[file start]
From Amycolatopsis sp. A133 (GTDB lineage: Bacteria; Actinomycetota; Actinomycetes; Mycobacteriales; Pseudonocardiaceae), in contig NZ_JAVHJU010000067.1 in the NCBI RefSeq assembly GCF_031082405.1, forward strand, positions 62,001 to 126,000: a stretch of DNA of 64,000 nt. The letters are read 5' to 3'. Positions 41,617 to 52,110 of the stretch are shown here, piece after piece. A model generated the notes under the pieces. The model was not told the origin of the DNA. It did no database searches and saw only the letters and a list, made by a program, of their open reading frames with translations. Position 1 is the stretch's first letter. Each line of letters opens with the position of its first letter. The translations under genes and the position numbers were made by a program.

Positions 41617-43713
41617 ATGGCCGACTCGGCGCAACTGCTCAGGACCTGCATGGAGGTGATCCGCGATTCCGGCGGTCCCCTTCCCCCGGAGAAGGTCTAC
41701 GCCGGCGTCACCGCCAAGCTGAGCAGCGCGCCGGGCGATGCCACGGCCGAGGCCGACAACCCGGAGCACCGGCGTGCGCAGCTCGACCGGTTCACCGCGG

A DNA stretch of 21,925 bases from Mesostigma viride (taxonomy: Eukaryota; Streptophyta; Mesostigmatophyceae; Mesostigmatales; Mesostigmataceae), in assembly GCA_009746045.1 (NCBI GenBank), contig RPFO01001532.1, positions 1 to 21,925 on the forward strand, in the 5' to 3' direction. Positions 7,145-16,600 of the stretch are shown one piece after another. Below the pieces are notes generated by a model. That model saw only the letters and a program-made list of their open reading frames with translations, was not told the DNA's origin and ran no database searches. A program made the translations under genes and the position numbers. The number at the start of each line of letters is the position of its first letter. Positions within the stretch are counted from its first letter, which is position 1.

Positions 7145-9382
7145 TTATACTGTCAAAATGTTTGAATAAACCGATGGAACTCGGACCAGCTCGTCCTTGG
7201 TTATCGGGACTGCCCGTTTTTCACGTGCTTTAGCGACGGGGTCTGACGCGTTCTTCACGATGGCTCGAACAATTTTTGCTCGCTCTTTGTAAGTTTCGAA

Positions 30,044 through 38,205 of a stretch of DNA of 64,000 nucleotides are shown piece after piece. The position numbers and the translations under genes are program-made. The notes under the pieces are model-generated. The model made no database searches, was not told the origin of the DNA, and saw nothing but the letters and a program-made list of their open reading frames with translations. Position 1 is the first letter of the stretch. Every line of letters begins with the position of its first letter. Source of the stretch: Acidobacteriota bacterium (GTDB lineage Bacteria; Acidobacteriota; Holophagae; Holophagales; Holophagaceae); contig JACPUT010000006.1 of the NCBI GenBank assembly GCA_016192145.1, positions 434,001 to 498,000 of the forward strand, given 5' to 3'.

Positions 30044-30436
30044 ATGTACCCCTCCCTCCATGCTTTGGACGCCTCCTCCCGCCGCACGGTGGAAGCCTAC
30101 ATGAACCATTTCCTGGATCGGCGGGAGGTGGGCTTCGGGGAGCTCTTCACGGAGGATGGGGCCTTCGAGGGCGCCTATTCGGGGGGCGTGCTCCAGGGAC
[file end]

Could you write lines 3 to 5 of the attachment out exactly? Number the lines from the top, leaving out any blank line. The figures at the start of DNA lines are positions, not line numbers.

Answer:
41617 ATGGCCGACTCGGCGCAACTGCTCAGGACCTGCATGGAGGTGATCCGCGATTCCGGCGGTCCCCTTCCCCCGGAGAAGGTCTAC
41701 GCCGGCGTCACCGCCAAGCTGAGCAGCGCGCCGGGCGATGCCACGGCCGAGGCCGACAACCCGGAGCACCGGCGTGCGCAGCTCGACCGGTTCACCGCGG

A DNA stretch of 21,925 bases from Mesostigma viride (taxonomy: Eukaryota; Streptophyta; Mesostigmatophyceae; Mesostigmatales; Mesostigmataceae), in assembly GCA_009746045.1 (NCBI GenBank), contig RPFO01001532.1, positions 1 to 21,925 on the forward strand, in the 5' to 3' direction. Positions 7,145-16,600 of the stretch are shown one piece after another. Below the pieces are notes generated by a model. That model saw only the letters and a program-made list of their open reading frames with translations, was not told the DNA's origin and ran no database searches. A program made the translations under genes and the position numbers. The number at the start of each line of letters is the position of its first letter. Positions within the stretch are counted from its first letter, which is position 1.